Ocoee Street

According to the Cleveland Chamber of Commerce, Cleveland is home to several industries, including household cooking equipment, foodstuff, textiles, furniture, storage batteries, pharmaceuticals, industrial cleaning products, photographic processing, industrial and domestic chemicals, and automotive parts. Industry is served by the Norfolk Southern Railway.

The city is also home to Cleveland State Community College, a unit of the Tennessee Board of Regents, as well as Lee Universitymarker, a private, four-year university.

Cleveland is the location for the corporate headquarters of Life Care Centers of America, the largest privately-held nursing facility company in the U.S.

Check Into Cash, the largest privately-held payday advance company in the United States was founded in Cleveland in 1993.


Broad Street United Methodist Church

Numerous Christian denominations are represented in the city, including several for which Cleveland serves as the international headquarters. Denominations based in Cleveland include:

Several churches in Downtown Cleveland are of notable architecture, including the Romanesque-style Broad Street United Methodist Church, the First Presbyterian Church on Ocoee Street, and St. Luke's Episcopal Church, which was built in the Gothic style by architect Peter Williamson. All three are listed on the National Register of Historic Places.


The bell of the former Bradley County Courthouse bell tower

Cleveland was established in 1837 as a county seat for Bradley County, which had been created the previous year. The town was named after Colonel Benjamin Cleveland, a commander at the Battle of Kings Mountainmarker during the American Revolution.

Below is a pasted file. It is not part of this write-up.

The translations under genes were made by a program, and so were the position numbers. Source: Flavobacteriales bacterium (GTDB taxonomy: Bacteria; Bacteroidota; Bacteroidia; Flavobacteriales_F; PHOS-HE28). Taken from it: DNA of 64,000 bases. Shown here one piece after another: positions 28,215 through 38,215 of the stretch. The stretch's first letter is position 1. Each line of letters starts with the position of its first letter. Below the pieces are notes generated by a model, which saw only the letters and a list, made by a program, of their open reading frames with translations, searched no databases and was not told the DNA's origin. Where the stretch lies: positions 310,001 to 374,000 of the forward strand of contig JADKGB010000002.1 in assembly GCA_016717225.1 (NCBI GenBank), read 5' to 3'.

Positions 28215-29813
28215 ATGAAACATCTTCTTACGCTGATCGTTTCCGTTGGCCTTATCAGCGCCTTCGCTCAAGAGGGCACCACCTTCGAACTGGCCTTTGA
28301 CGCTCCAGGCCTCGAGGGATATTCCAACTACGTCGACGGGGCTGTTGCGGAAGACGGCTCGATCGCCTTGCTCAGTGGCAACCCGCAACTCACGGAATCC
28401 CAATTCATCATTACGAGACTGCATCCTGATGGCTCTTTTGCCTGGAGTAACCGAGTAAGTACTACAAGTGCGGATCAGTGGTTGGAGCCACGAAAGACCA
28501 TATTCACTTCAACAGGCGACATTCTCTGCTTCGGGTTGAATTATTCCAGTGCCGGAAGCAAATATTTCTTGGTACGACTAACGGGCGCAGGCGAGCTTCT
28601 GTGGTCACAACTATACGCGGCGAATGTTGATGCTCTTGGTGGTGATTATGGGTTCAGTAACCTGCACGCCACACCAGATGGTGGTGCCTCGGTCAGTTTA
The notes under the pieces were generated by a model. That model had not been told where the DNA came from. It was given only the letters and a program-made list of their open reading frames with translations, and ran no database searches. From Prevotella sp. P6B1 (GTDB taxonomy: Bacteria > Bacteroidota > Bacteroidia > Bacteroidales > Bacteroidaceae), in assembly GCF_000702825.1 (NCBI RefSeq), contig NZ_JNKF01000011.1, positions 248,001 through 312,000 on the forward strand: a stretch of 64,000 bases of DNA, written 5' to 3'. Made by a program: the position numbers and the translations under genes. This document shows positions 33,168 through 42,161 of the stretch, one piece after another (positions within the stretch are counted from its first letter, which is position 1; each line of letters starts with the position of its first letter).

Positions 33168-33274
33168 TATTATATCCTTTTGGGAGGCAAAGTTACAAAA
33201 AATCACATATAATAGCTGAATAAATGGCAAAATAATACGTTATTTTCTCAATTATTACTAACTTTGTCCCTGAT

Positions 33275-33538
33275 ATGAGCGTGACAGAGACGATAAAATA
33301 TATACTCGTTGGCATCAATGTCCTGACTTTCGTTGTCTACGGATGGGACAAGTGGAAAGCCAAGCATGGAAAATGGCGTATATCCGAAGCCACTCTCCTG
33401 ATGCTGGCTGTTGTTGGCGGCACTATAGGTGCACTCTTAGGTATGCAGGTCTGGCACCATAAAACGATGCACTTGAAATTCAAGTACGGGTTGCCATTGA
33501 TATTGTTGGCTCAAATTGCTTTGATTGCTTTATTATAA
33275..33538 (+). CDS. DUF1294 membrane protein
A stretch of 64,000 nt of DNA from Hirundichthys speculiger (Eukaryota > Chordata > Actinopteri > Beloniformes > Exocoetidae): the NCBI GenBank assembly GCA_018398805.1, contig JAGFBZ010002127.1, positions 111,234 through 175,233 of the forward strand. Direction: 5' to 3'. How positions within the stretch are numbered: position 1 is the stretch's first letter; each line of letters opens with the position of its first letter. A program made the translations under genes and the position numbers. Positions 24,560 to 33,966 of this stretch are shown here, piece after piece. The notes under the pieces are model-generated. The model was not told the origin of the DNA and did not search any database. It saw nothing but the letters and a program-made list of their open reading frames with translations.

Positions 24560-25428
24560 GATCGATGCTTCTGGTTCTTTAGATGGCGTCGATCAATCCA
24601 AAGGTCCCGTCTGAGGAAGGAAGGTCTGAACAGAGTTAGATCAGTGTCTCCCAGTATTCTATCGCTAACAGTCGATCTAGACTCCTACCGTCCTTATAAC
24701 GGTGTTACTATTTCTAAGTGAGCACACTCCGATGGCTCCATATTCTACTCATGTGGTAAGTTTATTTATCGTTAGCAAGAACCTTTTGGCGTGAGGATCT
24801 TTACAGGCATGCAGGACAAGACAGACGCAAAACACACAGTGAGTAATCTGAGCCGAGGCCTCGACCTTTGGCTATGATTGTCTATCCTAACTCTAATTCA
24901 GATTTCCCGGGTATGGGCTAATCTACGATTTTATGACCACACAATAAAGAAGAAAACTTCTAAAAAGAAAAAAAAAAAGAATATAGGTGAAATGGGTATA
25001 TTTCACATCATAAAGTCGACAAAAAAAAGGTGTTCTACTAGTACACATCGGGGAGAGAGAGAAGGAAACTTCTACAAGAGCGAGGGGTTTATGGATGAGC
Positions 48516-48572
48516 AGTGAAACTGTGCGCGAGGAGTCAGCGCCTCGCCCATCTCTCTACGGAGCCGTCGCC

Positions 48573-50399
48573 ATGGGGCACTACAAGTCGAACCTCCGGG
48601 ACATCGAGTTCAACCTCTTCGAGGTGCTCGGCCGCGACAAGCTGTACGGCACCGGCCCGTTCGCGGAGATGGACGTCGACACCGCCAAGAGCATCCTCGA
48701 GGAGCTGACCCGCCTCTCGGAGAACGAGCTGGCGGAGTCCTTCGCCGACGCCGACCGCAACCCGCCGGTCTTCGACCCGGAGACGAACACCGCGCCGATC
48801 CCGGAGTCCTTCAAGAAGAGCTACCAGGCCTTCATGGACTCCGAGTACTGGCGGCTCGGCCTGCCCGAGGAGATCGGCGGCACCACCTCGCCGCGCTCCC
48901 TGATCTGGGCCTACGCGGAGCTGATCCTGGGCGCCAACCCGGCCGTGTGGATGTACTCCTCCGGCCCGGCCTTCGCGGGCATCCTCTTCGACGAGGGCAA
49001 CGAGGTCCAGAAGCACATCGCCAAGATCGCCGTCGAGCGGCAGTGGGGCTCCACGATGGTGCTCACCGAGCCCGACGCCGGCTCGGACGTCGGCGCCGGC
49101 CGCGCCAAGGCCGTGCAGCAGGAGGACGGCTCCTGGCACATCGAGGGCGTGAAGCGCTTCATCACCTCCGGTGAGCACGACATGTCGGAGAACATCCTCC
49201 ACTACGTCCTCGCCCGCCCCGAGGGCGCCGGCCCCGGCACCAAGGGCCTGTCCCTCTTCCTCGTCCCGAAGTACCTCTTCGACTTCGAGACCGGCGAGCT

In 1819, the Cherokee Agency— the official liaison between the U.S. government and the Cherokee Nation— was moved to the Hiwassee area, a few miles north of what is now Cleveland. The Cherokee Agent at the time, Colonel Return J. Meigs, owned a large tract of land between the Cleveland area and the town of Charlestonmarker. Charleston and Blythe's Ferry (about 15 miles west of Cleveland) would both figure prominently in the Cherokee Removal in the late 1830s.

Notable people from Cleveland


  1. METROPOLITAN STATISTICAL AREAS AND COMPONENTS, Office of Management and Budget, 2007-05-11. Accessed 2008-07-30.
  2. [1] Cleveland Chamber of Commerce
  3. Kim Christensen, More in middle class using payday lenders, Los Angeles Times, December 24, 2008
  4. " Goodspeed's History of Bradley County, Tennessee," originally published in 1887. Transcribed for web content and maintained by TNGenWeb - Bradley County. Retrieved: 30 December 2007.
  5. " Goodspeed's History of Bradley County, Tennessee" (1887).
  6. " RAB Hall of Fame - Stan Beaver." Retrieved: 23 April 2008.
  7. " Athens Area Council for the Arts." Retrieved: 23 April 2008.
  8. " Christian Concert Authority - Phil Driscoll Interview." Retrieved: 23 April 2008.
  9. " American Bandmasters - David Holsinger." Retrieved: 23 April 2008.
  10. " Paul Huff: Native Hero." Retrieved: 23 April 2008.
  11. " WBCA 2001 High School All-Americans." Retrieved: 23 April 2008.
  12. Avalon
  13. " Lee University - Phil Stacey & American Idol." Retrieved: 23 April 2008.